Abstract (up) Glioma stem cells (GSCs) have a central role in glioblastoma (GBM) development and chemo/radiation resistance, and their elimination is critical for the development of efficient therapeutic strategies. Recently, we showed that lysine demethylase KDM1A is overexpressed in GBM. In the present study, we determined whether KDM1A modulates GSCs stemness and differentiation and tested the utility of two novel KDM1A-specific inhibitors (NCL-1 and NCD-38) to promote differentiation and apoptosis of GSCs. The efficacy of KDM1A targeting drugs was tested on purified GSCs isolated from established and patient-derived GBMs using both in vitro assays and in vivo orthotopic preclinical models. Our results suggested that KDM1A is highly expressed in GSCs and knockdown of KDM1A using shRNA-reduced GSCs stemness and induced the differentiation. Pharmacological inhibition of KDM1A using NCL-1 and NCD-38 significantly reduced the cell viability, neurosphere formation and induced apoptosis of GSCs with little effect on differentiated cells. In preclinical studies using orthotopic models, NCL-1 and NCD-38 significantly reduced GSCs-driven tumor progression and improved mice survival. RNA-sequencing analysis showed that KDM1A inhibitors modulate several pathways related to stemness, differentiation and apoptosis. Mechanistic studies showed that KDM1A inhibitors induce activation of the unfolded protein response (UPR) pathway. These results strongly suggest that selective targeting of KDM1A using NCL-1 and NCD-38 is a promising therapeutic strategy for elimination of GSCs.
Address Cancer Therapy and Research Center, University of Texas Health Science Center at San Antonio, San Antonio, TX, USA
Corporate Author Thesis
Publisher Place of Publication Editor
Language English Summary Language Original Title
Series Editor Series Title Abbreviated Series Title
Series Volume Series Issue Edition
ISSN 0950-9232 ISBN Medium
Area Expedition Conference
Notes PMID:27893719 Approved no
Call Number ref @ user @ Serial 96621
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Author Rosager, A.M.; Sorensen, M.D.; Dahlrot, R.H.; Boldt, H.B.; Hansen, S.; Lathia, J.D.; Kristensen, B.W.
Title Expression and prognostic value of JAM-A in gliomas Type Journal Article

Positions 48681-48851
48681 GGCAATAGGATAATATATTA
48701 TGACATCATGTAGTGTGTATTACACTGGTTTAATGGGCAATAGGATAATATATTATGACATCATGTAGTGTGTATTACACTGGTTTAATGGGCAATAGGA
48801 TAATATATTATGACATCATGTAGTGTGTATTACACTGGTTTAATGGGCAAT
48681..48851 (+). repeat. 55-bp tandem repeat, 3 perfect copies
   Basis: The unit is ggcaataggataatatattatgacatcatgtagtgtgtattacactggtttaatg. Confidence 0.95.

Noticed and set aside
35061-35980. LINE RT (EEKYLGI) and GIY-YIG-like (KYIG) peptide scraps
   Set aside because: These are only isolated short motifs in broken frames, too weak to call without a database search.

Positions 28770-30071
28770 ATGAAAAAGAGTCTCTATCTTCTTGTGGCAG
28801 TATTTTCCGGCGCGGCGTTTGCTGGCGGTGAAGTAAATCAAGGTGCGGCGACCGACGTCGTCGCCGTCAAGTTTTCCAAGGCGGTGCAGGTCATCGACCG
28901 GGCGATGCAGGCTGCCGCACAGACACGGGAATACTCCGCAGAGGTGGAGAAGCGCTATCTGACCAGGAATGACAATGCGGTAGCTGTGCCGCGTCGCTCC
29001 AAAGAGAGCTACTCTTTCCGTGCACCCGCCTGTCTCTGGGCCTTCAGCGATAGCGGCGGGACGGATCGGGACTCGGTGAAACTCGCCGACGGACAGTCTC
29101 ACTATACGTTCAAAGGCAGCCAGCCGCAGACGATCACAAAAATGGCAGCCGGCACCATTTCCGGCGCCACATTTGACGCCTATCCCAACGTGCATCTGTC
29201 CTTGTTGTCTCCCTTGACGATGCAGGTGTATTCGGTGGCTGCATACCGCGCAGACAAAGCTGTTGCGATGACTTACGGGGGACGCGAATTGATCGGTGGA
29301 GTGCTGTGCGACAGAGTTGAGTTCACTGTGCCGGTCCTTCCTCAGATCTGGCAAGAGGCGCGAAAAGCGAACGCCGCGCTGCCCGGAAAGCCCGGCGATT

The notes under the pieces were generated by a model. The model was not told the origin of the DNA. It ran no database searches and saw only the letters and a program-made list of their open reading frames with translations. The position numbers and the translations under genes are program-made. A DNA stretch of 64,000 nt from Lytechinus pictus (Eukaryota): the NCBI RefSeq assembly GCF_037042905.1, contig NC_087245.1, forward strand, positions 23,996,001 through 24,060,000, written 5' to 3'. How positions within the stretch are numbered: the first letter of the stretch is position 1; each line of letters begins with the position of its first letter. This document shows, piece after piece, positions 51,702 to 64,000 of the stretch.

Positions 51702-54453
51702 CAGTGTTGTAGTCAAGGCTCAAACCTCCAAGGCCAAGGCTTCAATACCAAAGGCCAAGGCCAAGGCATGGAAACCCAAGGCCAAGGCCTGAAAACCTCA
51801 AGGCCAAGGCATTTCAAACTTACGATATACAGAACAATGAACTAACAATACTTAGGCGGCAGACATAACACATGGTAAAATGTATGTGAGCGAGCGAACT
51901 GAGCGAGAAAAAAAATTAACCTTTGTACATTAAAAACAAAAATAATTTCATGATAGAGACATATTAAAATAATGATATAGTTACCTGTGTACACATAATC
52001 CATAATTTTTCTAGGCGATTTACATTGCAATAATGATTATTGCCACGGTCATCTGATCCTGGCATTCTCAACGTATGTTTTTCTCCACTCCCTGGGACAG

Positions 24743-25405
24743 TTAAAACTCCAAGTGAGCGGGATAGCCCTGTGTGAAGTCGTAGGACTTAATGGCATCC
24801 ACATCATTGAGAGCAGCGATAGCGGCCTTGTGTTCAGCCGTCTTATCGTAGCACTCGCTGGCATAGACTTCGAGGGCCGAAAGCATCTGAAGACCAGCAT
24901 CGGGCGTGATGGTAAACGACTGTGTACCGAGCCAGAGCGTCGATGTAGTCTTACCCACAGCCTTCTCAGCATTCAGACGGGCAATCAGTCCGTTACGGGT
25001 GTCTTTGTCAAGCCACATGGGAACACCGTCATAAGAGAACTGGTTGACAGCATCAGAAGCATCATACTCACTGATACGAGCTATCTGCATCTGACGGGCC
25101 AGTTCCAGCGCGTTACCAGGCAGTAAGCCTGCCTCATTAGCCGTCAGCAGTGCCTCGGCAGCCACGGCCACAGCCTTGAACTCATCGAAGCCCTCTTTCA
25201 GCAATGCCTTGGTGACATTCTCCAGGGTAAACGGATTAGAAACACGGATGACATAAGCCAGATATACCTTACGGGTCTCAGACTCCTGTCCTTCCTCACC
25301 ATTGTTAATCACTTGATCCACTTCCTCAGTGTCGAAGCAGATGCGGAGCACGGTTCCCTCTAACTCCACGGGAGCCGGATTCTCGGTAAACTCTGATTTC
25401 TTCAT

Year 2017 Publication Journal of Neuro-Oncology Abbreviated Journal J Neurooncol
Volume Issue Pages
Keywords Astrocytic brain tumors; Glioma; Junctional adhesion molecule-A; Prognosis; Tumor stem cell
Abstract (up) Gliomas are among the most lethal cancers, being highly resistant to both chemo- and radiotherapy. The expression of junctional adhesion molecule-A (JAM-A) was recently identified on the surface of stem cell-like brain tumor-initiating cells and suggested to function as a unique glioblastoma niche adhesion factor influencing the tumorigenic potential of brain tumor-initiating cells. We have recently identified high JAM-A expression to be associated with poor outcome in glioblastomas, and our aim was to further investigate the expression of JAM-A in gliomas focusing especially on the prognostic value in WHO grade II and III gliomas. JAM-A protein expression was evaluated by immunohistochemistry and advanced quantitative image analysis with continuous estimates of staining intensity. The JAM-A antibody stained tumor cell membranes and cytoplasm to various extent in different glioma subtypes, and the intensity was higher in glioblastomas than low-grade gliomas. We could not detect an association with overall survival in patients with grade II and III tumors. Double-immunofluorescence stainings in glioblastomas revealed co-expression of JAM-A with CD133, SOX2, nestin, and GFAP in tumor cells as well as some co-expression with the microglial/macrophage marker IBA-1. In conclusion, JAM-A expression was higher in glioblastomas compared to low-grade gliomas and co-localized with recognized stem cell markers suggesting an association of JAM-A with glioma aggressiveness. No significant association between JAM-A expression and overall survival was found in grade II and III gliomas. Further research is needed to determine the function and clinical impact of JAM-A in gliomas.